Rethink Time Management

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Psychology of Time

Everyone experiences time differently.

Because time truly is relative.

Changing from situation to situation.

For example:

Time perception also varies from person to person.

For example:

Type A versus Type B

Time Defines Us

Taken one step further, time defines who we are, and ultimately who we become.

How we live our days is how we live our lives.

Moments → Hours → Days → Months → Lifetimes

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Mindful Time Management

Which is why the more conscious and aware we become about how we spend and prioritize our time, the more meaningful and satisfying our lives will become.

Time is Money Video

Concrete Examples of Time Usage

Rethink Time

Identify 5 ways you spend 100 units (dollars) of time each day. (As illustrated in the video)

  • For example: gardening (20 units), reading (20 units), writing (20 units), cooking (20 units), complaining (20 units)

Compare and contrast your “money time sheet” with family and friends.

When does time slow down for you? When does time speed up for you?

  • Do you lose “track” of time easily?
  • Is time something you consciously pay attention to?

Are you more influenced by external measures of time?

  • Or an internal “sense” of time?

internal clock.

Has your use of time changed since COVID?

Has your perception of time changed with age?

  • If so how?

The trouble is, you think you have time.

Jack Kornfield

Watch Video of Blog Post → Click Here

Body Image: Don’t Believe Everything You Think 💭

Perception versus Reality

I was motivated to write this post and film the accompanying video after witnessing so many of my students overwrought by feelings of inadequacy regarding their body image and self worth.

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There was no doubt that in reality they were healthy and whole, but in their minds, they believed the opposite.

 The Antidote

The following is a set of questions that challenge irrational perceptions and cognitive distortions using reality itself.

The inquiry is not limited to body image and weight and thus can be applied in any areas where you find yourself caught in a repetitive thought loop.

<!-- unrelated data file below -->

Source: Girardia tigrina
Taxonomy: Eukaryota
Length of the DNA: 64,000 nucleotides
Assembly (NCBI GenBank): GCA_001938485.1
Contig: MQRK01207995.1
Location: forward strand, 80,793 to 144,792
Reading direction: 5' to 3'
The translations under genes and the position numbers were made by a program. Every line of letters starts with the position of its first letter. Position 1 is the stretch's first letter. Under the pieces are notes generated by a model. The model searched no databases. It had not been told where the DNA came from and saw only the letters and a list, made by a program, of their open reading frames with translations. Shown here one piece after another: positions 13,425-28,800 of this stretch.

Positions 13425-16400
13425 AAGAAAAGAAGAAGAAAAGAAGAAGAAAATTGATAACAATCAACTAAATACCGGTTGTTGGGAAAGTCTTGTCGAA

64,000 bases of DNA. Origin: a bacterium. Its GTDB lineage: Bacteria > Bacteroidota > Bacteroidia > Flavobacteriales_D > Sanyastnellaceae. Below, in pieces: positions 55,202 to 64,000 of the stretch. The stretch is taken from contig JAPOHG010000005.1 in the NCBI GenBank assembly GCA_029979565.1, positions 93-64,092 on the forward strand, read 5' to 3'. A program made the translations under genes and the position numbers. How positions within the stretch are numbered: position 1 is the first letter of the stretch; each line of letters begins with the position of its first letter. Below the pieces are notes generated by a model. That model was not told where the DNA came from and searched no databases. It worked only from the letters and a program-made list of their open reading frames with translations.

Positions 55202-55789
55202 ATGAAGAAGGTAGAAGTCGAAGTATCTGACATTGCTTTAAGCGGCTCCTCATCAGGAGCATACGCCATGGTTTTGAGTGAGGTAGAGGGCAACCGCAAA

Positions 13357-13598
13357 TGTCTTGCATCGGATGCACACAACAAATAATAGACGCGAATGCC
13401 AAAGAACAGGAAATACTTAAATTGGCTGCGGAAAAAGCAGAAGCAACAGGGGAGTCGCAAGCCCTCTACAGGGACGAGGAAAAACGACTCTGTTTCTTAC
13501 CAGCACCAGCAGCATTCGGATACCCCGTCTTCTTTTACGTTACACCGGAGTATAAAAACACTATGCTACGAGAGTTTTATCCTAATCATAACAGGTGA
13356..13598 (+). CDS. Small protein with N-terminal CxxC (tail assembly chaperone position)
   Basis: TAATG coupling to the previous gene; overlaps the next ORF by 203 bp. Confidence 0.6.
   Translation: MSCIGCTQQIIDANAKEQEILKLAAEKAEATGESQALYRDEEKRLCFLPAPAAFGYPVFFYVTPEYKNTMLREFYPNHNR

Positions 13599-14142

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Reality Testing Homework:

  1. How do I know if this thought is accurate?
  2. What evidence do I have to support this thought or belief?
  3. How can I test my assumptions/beliefs to find out if they’re accurate?
  4. Do I have a trusted friend whom I can check out these thoughts with?
  5. Is this thought helpful?
  6. Are there other ways that I can think about this or myself?
  7. Is it really in my control?
  8. Am I overgeneralizing?
  9. Am I making assumptions?
  10. What would I say to a friend in this situation?
  11. Can I look for “shades of gray”?
  12. Am I assuming the worst?
  13. Am I holding myself to an unreasonable standard?
  14. Are there exceptions to these absolutes (always, never)?
  15. Am I making this personal when it isn’t?

Source: Challenging Cognitive Distortions

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Related Research & Articles

1. Past visual experiences weigh in on body size estimation. https://www.nature.com/articles/s41598-017-18418-3#Sec2

2. The image in the mirror and the number on the scale: Weight, Weight Perceptions, and Adolescent Depressive Symptoms. https://www.ncbi.nlm.nih.gov/pmc/articles/PMC3610322/

3. Perception versus reality of body weight: Which matters most. https://www.sciencedirect.com/science/article/abs/pii/S0165032713002905

4. How social media contributes to body dysmorphia. https://www.thelexingtonline.com/blog/2018/5/7/how-social-media-contributes-to-body-dysmorphic-behaviors

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REFLECTION QUESTIONS

What are your perceptual filters?

Rose coloured? Perfectionist? Overachiever?

How often do you TEST reality?

Do you believe everything you think?

Click Here to Watch Video

DrAndreaDinardo.com

First impressions.

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I met a delightful group of people at a dinner party this past Saturday night. Which of course (like all social occasions) got my psychologist mind percolating.

Particularly when one of the guests leaned in halfway through dinner and stated “Andrea, you seem like the kind of person who never worries”. At which point my husband (laughed) chimed in and said “Oh she worries. Plenty”.

The surface of the iceberg is a glimpse of what lies below.

This conversation brings up three important points. One, how truly multifaceted we are. Two, how those closest to us know us best. And finally, how we (write) teach what we ultimately need to learn.

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I am a worrier. I’m also brave. I dream. I overwork. I ruminate. I relax. I overachieve. I doubt. I believe.

I am not one thing. And neither are you. We are all multifaceted. Equally.

Related Post: Who are you?

What would people be surprised to learn about you?